The government yesterday announced plans to use smartphone apps as a single access point for multiple government services.
According to a press release jointly issued by the Cabinet Office, Government Digital Service (GDS), Central Digital Data Office, and Steve Berkley MP, the new app will allow you to access government services online without much hassle. It will be more convenient. Login process.
According to the government, the use of the app is optional and you can log in to individual services individually if you wish.
Currently, there are 191 ways citizens can set up an account on GOV.UK, and 44 ways to sign in.
“During the pandemic, people had to interact with public services in a variety of new ways, including NHS apps and vaccine booking services,” said Berkeley, who succeeded Michael Gove as Chancellor of Lancaster and Minister of the Cabinet Office. Mr. says. last month,
Said in a press release.
“People naturally expect the government to have data-driven digital literacy. This is a priority in my new role.”
See: Towards a Single Digital Identity
According to the government, apps whose development is managed by GDS will “focus on data security, with robust data protection principles to ensure that users continue to manage their data.”
However, details on how this is architecturally achieved or how it works with other government ventures such as voting ID cards have not yet been announced.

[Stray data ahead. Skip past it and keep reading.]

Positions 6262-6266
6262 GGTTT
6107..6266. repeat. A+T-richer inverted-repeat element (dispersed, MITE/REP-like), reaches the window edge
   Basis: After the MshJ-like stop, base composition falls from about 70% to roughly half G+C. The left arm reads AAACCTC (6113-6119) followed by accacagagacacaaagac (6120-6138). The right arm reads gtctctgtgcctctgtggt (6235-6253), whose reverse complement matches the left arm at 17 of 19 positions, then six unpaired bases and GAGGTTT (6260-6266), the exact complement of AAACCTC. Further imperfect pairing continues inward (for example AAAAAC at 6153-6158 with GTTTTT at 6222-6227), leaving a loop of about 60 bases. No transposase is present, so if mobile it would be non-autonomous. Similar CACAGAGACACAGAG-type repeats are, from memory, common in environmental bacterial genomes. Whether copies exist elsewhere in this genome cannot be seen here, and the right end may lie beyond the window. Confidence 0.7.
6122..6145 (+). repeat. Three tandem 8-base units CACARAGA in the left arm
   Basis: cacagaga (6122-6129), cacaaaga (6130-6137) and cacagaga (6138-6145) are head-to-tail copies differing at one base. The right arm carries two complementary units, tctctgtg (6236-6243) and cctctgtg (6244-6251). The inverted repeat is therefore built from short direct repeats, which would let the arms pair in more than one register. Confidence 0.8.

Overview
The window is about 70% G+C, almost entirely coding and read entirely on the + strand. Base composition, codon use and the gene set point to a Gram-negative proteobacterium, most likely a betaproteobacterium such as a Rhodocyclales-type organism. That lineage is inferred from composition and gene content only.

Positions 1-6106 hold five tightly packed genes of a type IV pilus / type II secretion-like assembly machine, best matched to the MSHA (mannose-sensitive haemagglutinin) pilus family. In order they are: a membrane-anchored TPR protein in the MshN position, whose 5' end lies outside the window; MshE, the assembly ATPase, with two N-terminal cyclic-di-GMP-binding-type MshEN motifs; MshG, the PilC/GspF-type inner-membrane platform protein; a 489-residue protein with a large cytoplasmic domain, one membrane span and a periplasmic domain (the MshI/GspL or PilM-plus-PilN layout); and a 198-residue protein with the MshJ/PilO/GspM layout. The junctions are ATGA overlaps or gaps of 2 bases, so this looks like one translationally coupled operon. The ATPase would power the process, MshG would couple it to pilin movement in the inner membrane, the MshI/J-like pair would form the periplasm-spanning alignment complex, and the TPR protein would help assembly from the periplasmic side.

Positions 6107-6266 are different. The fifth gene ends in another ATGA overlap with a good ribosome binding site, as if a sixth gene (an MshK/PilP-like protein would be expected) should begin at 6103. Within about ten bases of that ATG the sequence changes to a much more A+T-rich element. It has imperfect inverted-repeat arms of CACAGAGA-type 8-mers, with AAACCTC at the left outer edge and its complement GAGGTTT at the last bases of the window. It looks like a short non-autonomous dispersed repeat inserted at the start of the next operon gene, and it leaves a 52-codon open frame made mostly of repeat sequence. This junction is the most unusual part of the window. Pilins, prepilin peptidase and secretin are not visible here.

However, at least so far, app programs seem to be separate from such projects.
In the comments section of the September blog post outlining the benefits of the one-login system behind the app, the GDS team answered questions about vaccine passports and ID cards: “We are not building a national ID or similar scheme. We are trying to build a loan, credit card, or other service that a bank may offer. You don’t have to create a separate account, it’s more like an online login for a bank account. This gives you access to all the services of your bank. “
And in February, the government announced a draft digital ID framework, promising to solve the problem of ID theft and fraud, but didn’t need a national ID card.
Still, there are legitimate concerns about mission creep, such as when iProov’s facial recognition software is quietly added to the NHS app without official disclosure of contract details or how to use or share the collected data. I have.
And with so much sensitive personal data stored and accessible in such apps, that security credential is paramount. Unlike the NHS Covid-19 app, your data is probably stored in a centralized database. Where is the data stored and who can access it? As usual, the devil is in detail (not yet available).
The UK has a historic antipathy towards national identities and the government sector, which often behaves like separate territories, with an acceptable balance between convenience, trust and control when it comes to accessing digital identities and online services. I’ve been struggling for a long time to achieve. The previous GOV.UK verification scheme failed due to lack of public interest and the refusal of major divisions like HMRC to play the ball. Current anger over vaccine passports and voter IDs does not make it easy to get this balance.
Government reveals plans for a “one-stop” app to access GOV.UK
Source link Government reveals plans for a “one-stop” app to access GOV.UK